New York Times food writer Ramin Ganeshram is under fire for penning a horrifically offensive children’s book that portrays an enslaved family as happy and joyful.
Check out the book’s caption on Amazon.com;
Everyone is buzzing about the president’s birthday! Especially George Washington’s servants, who scurry around the kitchen preparing to make this the best celebration ever. Oh, how George Washington loves his cake! And, oh, how he depends on Hercules, his head chef, to make it for him. Hercules, a slave, takes great pride in baking the president’s cake. But this year there is one problem–they are out of sugar.
This story, told in the voice of Delia, Hercules’s young daughter, is based on real events, and underscores the loving exchange between a very determined father and his eager daughter, who are faced with an unspoken, bittersweet reality. No matter how delicious the president’s cake turns out to be, Delia and Papa will not taste the sweetness of freedom.
Tagging on a half-hearted line about a “bittersweet” reality is extremely offensive and reductive. It was not a “bittersweet reality” because there was nothing sweet about it. It was a system of mental, economic, physical and psychological oppression that African Americans continue to fight today.
And though the story of Hercules is a true one, he was far less content with his state of life than this book suggests. He actually ran away to freedom, leaving his daughter behind. From The Atlanta Black Star;
Hercules was not in fact a “happy or joyful” enslaved person, he actually escaped to freedom on February 22, 1797 – Washington’s 65th birthday – which the president celebrated in Philadelphia. According to a diary entry of Louis-Philippe, the future king of the French:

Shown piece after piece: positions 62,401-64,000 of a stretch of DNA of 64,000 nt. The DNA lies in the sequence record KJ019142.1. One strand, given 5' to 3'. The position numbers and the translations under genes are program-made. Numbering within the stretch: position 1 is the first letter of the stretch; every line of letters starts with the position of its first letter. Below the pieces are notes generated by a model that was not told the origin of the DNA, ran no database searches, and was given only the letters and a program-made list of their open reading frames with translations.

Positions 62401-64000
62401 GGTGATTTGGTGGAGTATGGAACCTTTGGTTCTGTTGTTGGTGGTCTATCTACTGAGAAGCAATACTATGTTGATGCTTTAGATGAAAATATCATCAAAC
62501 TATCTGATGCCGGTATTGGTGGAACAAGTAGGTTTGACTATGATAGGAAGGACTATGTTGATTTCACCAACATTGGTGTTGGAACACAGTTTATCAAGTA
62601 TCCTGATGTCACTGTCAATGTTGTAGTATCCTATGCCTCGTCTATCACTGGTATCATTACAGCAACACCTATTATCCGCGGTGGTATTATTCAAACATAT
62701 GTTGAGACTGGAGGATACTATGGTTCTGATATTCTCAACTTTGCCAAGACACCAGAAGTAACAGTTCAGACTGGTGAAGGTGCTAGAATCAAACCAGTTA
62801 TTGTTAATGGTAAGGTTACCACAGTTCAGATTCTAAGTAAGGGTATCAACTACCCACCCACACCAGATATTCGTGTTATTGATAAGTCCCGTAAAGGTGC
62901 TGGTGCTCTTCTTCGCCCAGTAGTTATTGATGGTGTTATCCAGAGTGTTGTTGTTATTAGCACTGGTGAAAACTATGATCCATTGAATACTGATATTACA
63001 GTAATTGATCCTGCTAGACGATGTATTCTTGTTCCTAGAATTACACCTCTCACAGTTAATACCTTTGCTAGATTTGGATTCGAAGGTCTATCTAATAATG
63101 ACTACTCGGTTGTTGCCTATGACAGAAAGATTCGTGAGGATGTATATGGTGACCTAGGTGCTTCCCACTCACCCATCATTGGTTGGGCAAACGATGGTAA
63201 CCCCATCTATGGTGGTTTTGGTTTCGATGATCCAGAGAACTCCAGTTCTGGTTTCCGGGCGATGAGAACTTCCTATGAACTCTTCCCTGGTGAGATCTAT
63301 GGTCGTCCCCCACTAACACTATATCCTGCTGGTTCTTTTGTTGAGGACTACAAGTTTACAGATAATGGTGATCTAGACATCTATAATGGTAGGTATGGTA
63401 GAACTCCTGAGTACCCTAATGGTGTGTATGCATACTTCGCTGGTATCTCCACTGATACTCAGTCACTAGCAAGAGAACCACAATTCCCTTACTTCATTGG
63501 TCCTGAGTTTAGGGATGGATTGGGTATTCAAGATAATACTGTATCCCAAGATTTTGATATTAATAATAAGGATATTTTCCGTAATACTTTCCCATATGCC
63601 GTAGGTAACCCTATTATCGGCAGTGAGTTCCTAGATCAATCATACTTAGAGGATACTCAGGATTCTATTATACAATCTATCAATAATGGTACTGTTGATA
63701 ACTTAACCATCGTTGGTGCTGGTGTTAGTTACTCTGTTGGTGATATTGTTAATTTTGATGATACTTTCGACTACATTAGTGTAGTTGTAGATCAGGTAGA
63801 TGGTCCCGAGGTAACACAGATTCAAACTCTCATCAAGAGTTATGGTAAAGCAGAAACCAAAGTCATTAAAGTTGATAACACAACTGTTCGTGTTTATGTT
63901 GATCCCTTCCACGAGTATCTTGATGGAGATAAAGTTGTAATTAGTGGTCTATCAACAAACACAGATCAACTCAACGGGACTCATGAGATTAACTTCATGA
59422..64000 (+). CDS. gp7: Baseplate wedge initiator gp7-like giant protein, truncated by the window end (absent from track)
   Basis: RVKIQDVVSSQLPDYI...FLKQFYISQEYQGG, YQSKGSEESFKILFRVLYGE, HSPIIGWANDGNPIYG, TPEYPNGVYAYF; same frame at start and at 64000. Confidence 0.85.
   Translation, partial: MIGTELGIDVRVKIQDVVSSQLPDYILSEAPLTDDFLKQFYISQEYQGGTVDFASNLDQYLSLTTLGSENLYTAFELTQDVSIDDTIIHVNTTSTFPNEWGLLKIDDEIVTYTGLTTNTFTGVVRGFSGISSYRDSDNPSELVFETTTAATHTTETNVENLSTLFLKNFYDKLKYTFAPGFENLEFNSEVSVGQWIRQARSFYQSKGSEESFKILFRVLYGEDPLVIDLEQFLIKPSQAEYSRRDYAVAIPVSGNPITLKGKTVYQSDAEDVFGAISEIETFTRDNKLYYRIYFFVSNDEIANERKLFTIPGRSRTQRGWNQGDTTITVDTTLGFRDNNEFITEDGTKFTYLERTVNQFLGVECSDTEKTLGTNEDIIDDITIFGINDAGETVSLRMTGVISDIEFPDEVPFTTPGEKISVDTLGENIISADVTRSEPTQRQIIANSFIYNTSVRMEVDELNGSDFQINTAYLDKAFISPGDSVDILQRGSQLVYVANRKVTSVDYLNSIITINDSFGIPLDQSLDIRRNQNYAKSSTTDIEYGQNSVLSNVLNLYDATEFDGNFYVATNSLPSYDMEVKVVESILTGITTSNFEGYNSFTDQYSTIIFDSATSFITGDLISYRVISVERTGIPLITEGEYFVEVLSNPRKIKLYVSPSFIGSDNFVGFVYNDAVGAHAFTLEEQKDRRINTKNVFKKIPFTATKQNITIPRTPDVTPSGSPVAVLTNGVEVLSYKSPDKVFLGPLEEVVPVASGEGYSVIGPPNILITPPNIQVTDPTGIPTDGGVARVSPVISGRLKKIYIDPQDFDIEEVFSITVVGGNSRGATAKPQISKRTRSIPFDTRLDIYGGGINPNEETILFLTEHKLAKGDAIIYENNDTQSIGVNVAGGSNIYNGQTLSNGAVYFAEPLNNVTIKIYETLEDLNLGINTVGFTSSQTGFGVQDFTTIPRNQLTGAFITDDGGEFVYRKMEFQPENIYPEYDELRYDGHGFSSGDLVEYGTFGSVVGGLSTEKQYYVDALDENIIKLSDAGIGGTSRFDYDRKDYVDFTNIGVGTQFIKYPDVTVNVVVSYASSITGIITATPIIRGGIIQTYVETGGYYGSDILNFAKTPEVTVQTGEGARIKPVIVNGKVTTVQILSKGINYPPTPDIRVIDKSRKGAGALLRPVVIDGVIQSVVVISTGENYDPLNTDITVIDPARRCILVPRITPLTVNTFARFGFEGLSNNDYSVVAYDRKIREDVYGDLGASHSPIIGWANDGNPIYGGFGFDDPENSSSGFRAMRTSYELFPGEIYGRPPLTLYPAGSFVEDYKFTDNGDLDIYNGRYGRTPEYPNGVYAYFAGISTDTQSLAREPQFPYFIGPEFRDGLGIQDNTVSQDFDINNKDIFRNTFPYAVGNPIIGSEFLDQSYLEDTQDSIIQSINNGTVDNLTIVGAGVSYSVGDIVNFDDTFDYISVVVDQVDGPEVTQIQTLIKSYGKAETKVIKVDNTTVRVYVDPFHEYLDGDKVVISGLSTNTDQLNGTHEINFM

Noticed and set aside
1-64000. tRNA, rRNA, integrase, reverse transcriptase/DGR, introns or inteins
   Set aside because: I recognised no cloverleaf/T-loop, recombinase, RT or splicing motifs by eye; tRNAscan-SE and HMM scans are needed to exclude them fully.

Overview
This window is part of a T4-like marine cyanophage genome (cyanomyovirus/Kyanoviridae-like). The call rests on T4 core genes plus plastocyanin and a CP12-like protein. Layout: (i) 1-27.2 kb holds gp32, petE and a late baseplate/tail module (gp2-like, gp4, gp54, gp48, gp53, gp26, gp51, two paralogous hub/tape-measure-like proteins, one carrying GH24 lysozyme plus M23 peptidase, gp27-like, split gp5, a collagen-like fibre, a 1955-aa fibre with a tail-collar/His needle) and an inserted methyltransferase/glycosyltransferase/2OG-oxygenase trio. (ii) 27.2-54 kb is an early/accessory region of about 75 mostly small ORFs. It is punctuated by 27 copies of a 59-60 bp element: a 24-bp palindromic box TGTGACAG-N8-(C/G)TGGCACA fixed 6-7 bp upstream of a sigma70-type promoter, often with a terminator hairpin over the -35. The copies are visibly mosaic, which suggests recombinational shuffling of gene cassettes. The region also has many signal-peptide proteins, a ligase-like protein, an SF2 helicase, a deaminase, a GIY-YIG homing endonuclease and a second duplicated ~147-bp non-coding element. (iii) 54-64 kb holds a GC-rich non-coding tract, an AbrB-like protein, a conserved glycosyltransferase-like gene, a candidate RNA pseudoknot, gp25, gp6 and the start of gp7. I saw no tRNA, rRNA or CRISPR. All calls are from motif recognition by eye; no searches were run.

The general’s cook ran away, being now in Philadelphia, and left a little daughter of six at Mount Vernon. Beaudoin ventured that the little girl must be deeply upset that she would never see her father again; she answered, “Oh! Sir, I am very glad, because he is free now.
Just last year black Texas mother Roni Dean-Burren took major publisher McGraw Hill to task for describing African slaves as “workers” who migrated to America.
“This is erasure,” Dean-Burren said in an interview with The Washington Post. “This is revisionist history — retelling the story however the winners would like it told.”
The fetishizing and idealization of slave times is very common. From Paula Deen to South African “colonial” weddings to plantation retreats, many long for a time when black oppression was law and whites grew wealthy off of unpaid black innovation, culture and labor.
We must never forget that our ancestors fought hard — sacrificing their lives for the freedom we enjoy today.
Ladies, what are your thoughts?